My Job is Killing Me.
Last Monday, Ms. Happy Black Women wrote a post that resonated with me. She wrote about how poetry saved her life. As I made my trek into a place that was killing me a.k.a. my job, I thought about the parallels. For the last few months, I have been depressed. I just about cut contact with almost all my friends and family, because I didn’t want to be burden to anyone. I didn’t want to be the party pooper, somehow.
I finally realized that only constant (among a few other things) in my life was my job. My job was killing me. Let me share my typical workday with you. I leave my calm apartment and make my way into drug central. No exaggeration! All the stores are covers for whatever your drug of choice is and so many people around those corners are zombies. Just in and out and waiting for the next moment to get high. These same zombies, then come into a number of programs that I am responsible for managing.
Over the last few months, my team and I have been threatened, physically assaulted, emotionally abused, had conversations tape recorded (without our knowledge) and have even been spit on. Why am I still here? I did not trust my gut. About a week into the position, I knew that I had to leave. But, I just ignored that feeling and “little” voice in my head that said “GET THE HELL OUT OF THIS PLACE” for a number of months. The one thing that became apparent was that I needed to leave this environment.
While, I am generally a pretty happy, optimistic and energetic person. I realized that my job was stealing my bliss. The saddest and almost frustrating part of this, was somehow I let this all happen under my nose, on my watch. Where have I been the last few months?
What made me wake up and realize that I had so many wonderful people around me? I woke up, went to work and told my boss I wanted out of this place. I did not like the person that I was becoming. This shell, that learned to function under these traumatic circumstances. I really think that I have become more of a mean person and I absolutely hate this feeling. Initially, I felt happy, since I finally let out this secret out of the bag. But, it didn’t get better because I was still there, functioning or trying to function in chaos.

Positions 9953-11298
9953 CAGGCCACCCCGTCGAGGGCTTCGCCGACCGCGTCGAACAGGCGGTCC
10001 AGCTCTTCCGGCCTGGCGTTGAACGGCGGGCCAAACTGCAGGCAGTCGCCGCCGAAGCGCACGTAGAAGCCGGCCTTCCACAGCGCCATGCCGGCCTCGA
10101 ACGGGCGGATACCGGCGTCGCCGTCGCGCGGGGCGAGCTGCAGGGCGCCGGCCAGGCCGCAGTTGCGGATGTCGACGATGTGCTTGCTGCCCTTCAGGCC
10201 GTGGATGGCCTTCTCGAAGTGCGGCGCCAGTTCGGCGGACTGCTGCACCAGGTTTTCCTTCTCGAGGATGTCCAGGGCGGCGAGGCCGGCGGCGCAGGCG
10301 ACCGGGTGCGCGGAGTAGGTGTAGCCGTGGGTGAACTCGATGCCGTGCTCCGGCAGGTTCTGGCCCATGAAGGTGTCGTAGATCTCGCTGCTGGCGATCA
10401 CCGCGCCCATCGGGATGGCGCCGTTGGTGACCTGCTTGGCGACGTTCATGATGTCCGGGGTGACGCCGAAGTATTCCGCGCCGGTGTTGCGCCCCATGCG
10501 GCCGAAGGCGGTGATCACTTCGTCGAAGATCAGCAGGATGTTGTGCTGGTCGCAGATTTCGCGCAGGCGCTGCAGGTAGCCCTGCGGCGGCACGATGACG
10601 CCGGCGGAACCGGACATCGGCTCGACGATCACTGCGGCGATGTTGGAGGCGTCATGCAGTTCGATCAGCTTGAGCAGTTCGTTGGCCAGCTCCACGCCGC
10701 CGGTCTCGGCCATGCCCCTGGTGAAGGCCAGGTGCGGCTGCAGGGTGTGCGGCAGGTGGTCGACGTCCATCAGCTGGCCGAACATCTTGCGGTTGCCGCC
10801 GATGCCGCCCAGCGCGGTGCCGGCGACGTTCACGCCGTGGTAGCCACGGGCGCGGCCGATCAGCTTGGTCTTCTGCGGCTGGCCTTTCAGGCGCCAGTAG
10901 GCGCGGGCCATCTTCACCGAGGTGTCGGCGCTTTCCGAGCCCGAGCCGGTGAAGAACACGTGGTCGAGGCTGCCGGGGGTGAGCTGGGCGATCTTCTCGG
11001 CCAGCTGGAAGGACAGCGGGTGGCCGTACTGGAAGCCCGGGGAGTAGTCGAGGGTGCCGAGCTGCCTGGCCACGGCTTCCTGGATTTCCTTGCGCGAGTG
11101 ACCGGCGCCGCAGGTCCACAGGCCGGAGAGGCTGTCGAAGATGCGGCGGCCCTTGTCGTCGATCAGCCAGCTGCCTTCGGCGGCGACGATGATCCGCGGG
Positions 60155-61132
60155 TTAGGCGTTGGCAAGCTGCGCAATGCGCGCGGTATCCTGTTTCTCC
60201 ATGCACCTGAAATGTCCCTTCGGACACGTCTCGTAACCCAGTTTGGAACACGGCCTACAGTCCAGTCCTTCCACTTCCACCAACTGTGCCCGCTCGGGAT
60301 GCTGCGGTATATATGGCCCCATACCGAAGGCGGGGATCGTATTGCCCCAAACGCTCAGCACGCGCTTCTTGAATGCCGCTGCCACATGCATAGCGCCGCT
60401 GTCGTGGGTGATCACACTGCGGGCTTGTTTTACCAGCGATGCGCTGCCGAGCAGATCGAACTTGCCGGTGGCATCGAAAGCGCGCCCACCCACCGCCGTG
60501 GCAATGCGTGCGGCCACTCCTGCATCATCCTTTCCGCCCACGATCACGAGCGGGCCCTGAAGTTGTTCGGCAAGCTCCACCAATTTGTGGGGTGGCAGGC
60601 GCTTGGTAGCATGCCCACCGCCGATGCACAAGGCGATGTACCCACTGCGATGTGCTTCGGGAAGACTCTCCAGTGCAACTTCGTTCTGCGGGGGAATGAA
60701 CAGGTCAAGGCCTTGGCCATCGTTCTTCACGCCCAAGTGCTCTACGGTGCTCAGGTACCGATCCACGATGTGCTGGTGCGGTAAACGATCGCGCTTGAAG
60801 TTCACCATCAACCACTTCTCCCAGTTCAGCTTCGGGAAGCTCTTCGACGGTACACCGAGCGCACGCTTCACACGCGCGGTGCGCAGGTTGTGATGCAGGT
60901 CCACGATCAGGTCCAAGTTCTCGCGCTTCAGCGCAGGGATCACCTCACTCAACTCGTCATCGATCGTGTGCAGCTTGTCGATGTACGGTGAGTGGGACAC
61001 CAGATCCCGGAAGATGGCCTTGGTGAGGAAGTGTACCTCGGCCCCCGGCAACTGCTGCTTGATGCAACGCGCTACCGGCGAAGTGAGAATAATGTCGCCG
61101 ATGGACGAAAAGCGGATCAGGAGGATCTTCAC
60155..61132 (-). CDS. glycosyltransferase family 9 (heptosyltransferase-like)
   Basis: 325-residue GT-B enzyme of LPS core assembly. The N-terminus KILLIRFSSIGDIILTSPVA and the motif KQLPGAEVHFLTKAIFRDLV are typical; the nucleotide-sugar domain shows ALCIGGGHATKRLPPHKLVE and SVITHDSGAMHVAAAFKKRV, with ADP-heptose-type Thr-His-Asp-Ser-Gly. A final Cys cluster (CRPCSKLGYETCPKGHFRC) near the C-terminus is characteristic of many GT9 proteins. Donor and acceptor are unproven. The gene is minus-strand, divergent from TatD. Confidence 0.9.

I know that my blogmate and I try to capture stories of the world around us and share them. I wanted to share this story with you for a number of reasons. Last Monday, I read this blog and thought more about my ability to empathize with others and find beauty and joy in this world. Then a few days later, Erica Kennedy died. A few articles mentioned that she was extremely depressed and had started to lose contact with friends and family. I almost thought why am I staying silent about this? Why am I not actively asking for help? Am I accepting this situation? I know that Black Women are stereotyped as these “super woman and bring so strong”. I wanted you to hear about this Black Woman’s struggle with an environment that was dysfunctional and fueled her depression. I know that I am not where I was a few months ago. I am in a better place, I hope it will get exponentially better, once I leave my job. I know for today before heading to work (yes, I am still there but not for much longer, I promise you), that it is a beautiful day and I have one more day on the planet. For that, I am happy and I promise you I will not allow my job to kill me.
Authors Note: I think for the last few weeks there have been tiny reminders from the universe that more people of color, especially Black Women are sharing there struggles with a number of mental health disorders. I wanted to share a snippet of what depression has been like for me. More importantly, I hope that people start to realize there is no reason to be ashamed of how you feel. PLease check out The Siwe Project for more information!